Estimates of the effects of the hydroelectric system on the health of salmon populations are essential to guide development and implementation of salmon mitigation policy for the Fish and Wildlife Program (FWP) of the Northwest Power Planning Council, and the Endangered Species Act Biological Opinion on Operation of the Federal Columbia River Power System of the National Marine Fisheries Service (BiOp). Together the FWP and the BiOp represent the collective understanding of the region and the nation on how to protect the salmon resources from some of the most onerous of the effects of human development of the Columbia River basin. Measuring the adequacy of the suite of salmon protection measures which has been implemented according to the specifications of the FWP and the BiOp is of vital interest to the region, the United States, and Canada. Success in the implementation of salmon conservation actions is vital because each action can influence the future of the economic cornerstones of agriculture, transportation, and electric power on which we all depend.
Solving the complex puzzle which describes the fate of a small salmon as it finds its way to the sea through the 344 miles of reservoirs and eight dams of the lower Snake and Columbia Rivers has consumed large quantities of scientific talent and financial resources for six decades, yet the puzzle has been slow to yield its secrets. It is only during the past decade that advances in the technology of marking fish have made it feasible to simultaneously monitor the fates of a large number of individual fish over very short periods of time within the hydroelectric system. Yet while it has been technically feasible to gather highly detailed information to guide the implementation of the FWP and the BiOp for nearly a decade, such information is now available for only a limited number of localities and time periods for only a few types of salmon. The programs necessary to adapt and implement state-of-the-art fish marking and monitoring technologies within the Columbia River basin have apparently lagged substantially behind the advent of the technologies. The subject research proposal seeks to advance the application of a state-of-the-art fish marking technology, the passive integrated transponder tag (PIT tag), within the Columbia River basin.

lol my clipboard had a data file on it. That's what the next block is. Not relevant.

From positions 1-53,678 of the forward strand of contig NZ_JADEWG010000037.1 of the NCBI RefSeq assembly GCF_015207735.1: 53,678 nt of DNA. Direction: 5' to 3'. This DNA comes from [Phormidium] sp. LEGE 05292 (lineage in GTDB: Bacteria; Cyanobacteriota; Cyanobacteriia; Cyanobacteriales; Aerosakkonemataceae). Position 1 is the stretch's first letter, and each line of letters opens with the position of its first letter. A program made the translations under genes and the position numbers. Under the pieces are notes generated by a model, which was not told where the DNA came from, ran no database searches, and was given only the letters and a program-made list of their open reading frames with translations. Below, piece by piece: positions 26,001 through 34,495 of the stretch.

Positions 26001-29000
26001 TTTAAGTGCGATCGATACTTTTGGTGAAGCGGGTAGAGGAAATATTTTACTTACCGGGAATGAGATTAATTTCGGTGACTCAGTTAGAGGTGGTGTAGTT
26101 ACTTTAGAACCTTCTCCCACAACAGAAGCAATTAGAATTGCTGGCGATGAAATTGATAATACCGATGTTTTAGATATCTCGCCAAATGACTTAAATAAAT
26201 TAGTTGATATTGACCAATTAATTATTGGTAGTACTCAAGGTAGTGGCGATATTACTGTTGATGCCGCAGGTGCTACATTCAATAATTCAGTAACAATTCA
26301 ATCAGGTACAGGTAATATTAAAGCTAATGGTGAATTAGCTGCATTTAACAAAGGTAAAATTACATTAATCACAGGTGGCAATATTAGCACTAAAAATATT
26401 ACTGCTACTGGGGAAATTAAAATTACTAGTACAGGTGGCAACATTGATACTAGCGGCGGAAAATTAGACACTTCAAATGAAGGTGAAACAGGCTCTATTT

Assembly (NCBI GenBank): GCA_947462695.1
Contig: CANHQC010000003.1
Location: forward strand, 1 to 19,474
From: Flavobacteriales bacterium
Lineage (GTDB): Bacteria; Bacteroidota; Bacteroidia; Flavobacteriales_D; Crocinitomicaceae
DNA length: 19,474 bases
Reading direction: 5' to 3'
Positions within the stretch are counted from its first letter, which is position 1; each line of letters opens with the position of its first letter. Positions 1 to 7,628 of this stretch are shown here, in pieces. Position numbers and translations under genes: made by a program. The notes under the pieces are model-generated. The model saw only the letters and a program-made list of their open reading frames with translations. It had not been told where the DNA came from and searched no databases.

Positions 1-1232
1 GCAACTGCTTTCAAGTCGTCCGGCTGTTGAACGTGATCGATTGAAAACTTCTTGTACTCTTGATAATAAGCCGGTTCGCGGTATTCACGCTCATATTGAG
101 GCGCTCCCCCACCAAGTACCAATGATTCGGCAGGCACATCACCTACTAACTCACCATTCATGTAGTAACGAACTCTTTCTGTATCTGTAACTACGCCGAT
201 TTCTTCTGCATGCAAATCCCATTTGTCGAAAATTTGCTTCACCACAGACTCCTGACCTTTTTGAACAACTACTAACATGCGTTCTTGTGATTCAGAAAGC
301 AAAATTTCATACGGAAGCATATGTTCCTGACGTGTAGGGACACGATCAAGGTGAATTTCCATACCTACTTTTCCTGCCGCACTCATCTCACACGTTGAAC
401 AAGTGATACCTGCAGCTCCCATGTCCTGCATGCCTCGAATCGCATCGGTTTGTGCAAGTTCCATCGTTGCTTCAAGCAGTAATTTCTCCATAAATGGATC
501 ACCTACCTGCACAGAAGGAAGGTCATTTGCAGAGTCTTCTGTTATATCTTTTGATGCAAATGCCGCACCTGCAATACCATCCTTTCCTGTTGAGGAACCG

The proposal lists four objectives
- Estimate smolt-to-adult survival rate (SAR) for transported wild and hatchery stream-type chinook.
- Determine if SAR rates of wild chinook are significantly different from the interim SAR hydroelectric goal.
- Compare SARs of transported and down river indicator stocks of chinook.
- Estimate Transport/Inriver ratio and inriver survival concurrently over a number of years in order to span a range of environmental conditions.
For implementation on salmon which emigrate in late winter and spring of the current year, 1997, the proposal requires applying the PIT tags to a relatively large number of juvenile salmon which will shortly be moved to holding facilities where, it is our understanding, such marking would not be feasible. Therefore, time is of the essence in the implementation of the tagging phase of the proposed study. If the FWP and the BiOp are to have the information on the juvenile salmon emigration of 1997, funding is required as soon as possible.
As part of its review of the request for funding of the proposed study, the Northwest Power Planning Council (NPPC) requested the ISAB to conduct a review of the scientific basis of the proposal. The results of ISAB response to the NPPC request follow under the headings of Summary of Findings and Recommendations, General Questions and Concerns, and Statistical Methodology Questions.